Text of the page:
That is what I’ve struggled with; the idea that if I still want to be La outside of a label, that if I needed to have a tent pole in me-ness while still being a wife and a mother and a whatever-the-hell-else, then it simply wasn’t me fighting to hold on to the self-work I have done so ardently. It’s selfish. It’s self-indulgent. I would be damaging my children. A detriment to the societal construct of the family as a whole. That it must be, if I actually liked me before me becomes something else to someone else, that I am deficient. I am lacking in some deeply profound way that speaks to my womanhood. And for a long time I didn’t know how to reconcile that. Some days I still don’t.
But what I am getting to see is people striving to determine what their marriage, what their motherhood, what their lives get to look like. With little to no credence given to the shackles of Supposed To.
That seems appealing.
The interesting thing about watching my closest friends marry and become parents and buy houses is that it doesn’t look like anything anyone ever told me about, or any Disney movie I’ve seen, or any God-awful new “study” about how women are forever damaging the traditional family. I can still sit in my best friend’s living room and talk and laugh and trust that my secrets are safe with her husband as they are with her, free from judgment. I can meet Gem for lunch and talk about cloth diapers as readily as I can nail polish or my career, with no sort of unspoken value implied about the importance of each. I am eternally grateful for my friends that are married and are parents; not because they tell me that it’s all stifling- never-having-sex-again-all-Disney-everything boredom. And definitely not because they tell me how amazing and fulfilling and easy and sunshine and rainbows it all is.
But simply because they tell me the truth.
It’s a lot to unpack, this idea that despite what you have seen or have been told, you can build a life, a marriage that edifies you in ways you are scarcely allowed to even admit you desire, let alone pursue. That perhaps your idea of partnership and companionship is no less valid than someone who desires all the trappings of tradition.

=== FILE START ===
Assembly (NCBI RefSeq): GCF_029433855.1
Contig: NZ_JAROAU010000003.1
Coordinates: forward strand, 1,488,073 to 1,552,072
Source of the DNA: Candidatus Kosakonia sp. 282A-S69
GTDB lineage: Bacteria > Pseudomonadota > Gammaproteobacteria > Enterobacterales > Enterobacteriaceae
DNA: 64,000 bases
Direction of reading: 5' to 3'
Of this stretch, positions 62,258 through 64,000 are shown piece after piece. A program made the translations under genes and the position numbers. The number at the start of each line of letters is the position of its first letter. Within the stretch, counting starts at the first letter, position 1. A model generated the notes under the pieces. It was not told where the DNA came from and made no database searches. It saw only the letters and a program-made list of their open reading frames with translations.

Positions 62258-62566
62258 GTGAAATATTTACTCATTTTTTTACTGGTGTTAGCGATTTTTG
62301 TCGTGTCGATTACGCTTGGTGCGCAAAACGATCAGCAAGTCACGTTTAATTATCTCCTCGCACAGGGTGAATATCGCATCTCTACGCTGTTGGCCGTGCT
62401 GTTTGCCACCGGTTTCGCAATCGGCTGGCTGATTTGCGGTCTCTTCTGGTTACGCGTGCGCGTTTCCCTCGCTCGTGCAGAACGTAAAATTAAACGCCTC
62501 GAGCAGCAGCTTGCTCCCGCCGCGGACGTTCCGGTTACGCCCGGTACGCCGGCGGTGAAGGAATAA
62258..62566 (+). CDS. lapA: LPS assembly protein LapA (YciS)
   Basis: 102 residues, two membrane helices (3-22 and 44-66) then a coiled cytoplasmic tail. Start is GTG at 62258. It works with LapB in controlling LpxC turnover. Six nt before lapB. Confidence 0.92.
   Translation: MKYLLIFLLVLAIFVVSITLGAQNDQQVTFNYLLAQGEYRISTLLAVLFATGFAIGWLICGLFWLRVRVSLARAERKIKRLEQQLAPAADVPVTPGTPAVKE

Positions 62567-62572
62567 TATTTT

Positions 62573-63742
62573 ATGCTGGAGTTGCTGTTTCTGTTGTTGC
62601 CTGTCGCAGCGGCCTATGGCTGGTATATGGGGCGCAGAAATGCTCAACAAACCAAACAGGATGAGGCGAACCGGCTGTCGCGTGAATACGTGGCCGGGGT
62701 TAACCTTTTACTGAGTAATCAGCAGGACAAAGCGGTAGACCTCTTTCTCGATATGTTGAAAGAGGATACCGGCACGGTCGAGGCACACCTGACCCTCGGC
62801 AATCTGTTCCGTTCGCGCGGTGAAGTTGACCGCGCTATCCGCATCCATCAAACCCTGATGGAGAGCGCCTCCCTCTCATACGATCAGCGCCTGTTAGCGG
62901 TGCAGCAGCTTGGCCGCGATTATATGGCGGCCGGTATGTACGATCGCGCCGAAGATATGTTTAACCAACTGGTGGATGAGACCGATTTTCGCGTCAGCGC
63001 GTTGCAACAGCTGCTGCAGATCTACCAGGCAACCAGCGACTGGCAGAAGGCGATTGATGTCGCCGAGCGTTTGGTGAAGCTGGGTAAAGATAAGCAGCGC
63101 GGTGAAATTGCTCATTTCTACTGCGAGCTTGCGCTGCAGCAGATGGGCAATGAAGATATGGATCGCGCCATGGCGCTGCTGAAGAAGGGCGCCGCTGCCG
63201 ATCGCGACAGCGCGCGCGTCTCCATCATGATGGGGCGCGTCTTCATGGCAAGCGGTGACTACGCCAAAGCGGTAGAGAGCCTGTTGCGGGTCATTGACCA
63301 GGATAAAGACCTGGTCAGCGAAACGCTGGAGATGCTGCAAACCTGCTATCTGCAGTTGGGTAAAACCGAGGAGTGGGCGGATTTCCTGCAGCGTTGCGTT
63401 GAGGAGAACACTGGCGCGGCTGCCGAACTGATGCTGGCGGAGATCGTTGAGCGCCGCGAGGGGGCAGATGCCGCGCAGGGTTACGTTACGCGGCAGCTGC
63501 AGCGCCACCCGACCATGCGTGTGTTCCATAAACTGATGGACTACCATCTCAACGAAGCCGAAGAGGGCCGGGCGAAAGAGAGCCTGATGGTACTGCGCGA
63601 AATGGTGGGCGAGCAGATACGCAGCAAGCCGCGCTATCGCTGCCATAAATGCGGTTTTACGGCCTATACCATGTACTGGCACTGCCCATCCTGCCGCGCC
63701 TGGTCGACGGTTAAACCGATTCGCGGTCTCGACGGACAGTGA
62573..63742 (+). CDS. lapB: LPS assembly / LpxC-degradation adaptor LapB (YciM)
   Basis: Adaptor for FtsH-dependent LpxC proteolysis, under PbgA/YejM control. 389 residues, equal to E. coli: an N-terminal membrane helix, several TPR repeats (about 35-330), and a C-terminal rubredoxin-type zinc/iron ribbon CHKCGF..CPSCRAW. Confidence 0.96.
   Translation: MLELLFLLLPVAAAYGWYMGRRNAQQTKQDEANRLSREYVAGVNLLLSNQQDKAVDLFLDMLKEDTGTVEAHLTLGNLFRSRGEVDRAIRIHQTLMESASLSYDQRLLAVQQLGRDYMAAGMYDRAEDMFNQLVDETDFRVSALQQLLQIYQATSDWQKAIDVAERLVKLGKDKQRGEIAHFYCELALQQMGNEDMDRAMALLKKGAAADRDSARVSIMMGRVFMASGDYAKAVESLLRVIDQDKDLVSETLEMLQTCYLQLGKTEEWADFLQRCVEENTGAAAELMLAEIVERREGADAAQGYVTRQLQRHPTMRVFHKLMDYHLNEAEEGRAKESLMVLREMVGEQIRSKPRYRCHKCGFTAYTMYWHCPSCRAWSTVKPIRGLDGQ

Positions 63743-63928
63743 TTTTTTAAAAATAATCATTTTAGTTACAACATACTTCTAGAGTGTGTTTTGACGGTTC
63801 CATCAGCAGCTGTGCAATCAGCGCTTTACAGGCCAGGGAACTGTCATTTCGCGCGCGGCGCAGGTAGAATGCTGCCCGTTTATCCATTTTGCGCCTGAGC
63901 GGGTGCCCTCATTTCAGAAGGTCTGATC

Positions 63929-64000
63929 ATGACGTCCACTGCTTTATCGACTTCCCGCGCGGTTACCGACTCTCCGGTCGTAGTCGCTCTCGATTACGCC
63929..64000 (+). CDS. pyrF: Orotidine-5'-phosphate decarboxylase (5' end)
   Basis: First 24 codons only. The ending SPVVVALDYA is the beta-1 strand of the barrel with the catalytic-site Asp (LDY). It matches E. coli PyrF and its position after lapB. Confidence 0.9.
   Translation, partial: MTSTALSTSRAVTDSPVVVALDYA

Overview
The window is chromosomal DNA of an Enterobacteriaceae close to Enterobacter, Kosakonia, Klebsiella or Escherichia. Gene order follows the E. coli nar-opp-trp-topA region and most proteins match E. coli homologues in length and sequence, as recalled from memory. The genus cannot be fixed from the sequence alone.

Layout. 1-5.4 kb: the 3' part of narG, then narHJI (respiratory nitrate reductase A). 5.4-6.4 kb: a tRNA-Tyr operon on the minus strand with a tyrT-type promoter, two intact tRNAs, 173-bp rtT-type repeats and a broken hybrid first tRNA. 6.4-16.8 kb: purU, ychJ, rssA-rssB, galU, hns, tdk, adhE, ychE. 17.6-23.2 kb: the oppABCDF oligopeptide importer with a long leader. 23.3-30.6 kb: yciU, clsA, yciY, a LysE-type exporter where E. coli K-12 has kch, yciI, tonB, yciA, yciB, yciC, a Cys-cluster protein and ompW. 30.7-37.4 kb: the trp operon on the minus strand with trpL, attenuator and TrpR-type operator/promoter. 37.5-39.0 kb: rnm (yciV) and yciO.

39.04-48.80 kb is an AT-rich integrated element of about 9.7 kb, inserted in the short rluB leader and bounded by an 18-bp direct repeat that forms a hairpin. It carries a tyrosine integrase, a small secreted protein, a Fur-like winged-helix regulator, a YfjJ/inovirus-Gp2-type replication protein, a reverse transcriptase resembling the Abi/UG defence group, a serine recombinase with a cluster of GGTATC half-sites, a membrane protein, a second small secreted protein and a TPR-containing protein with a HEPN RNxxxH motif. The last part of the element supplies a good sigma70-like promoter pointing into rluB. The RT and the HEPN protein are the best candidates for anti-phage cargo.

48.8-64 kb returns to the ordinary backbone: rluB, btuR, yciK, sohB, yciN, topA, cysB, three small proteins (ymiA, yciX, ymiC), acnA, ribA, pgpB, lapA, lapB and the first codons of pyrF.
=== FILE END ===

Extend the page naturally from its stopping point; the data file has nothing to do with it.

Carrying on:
I’d imagine, once you’ve done all this, that it is even harder to find someone whom won’t reduce you to some caricature of a fire-breathing, bra burning, man hating feminist if you say, oh, I dunno, that you wanna keep your last name. (Ironically, and for no explicable reason, I don’t want to keep my last name. We will file this under Shit About La That Makes no Sense.)
That is all probably a story for another day though.
The fact of the matter is, I don’t know anything about marriage. Or parenthood. Or buying a house. Or filing taxes jointly. Or, hell, even sharing my space with another creature that might leave toothpaste in my damn sink. Because I have never done those things. Because I have hardly sought to define what those things look like to me. And because, despite their honesty, I am wise enough to know that I know nothing about all my favorite parents and marrieds.
But what I do know is I have asked the same of my lovers as I have asked of my friends; I was who I was before I got here. Let me grow with you.
But please, let me be me.
And as I have surrounded myself with a village of people content to do just that, and moreover hell bent on protecting the me I was when I showed up, I have to believe that the same can be replicated elsewhere in my career, in my love life, in my motherhood, should I choose to seek it.
If only we would give each other the freedom and the protection to do just that.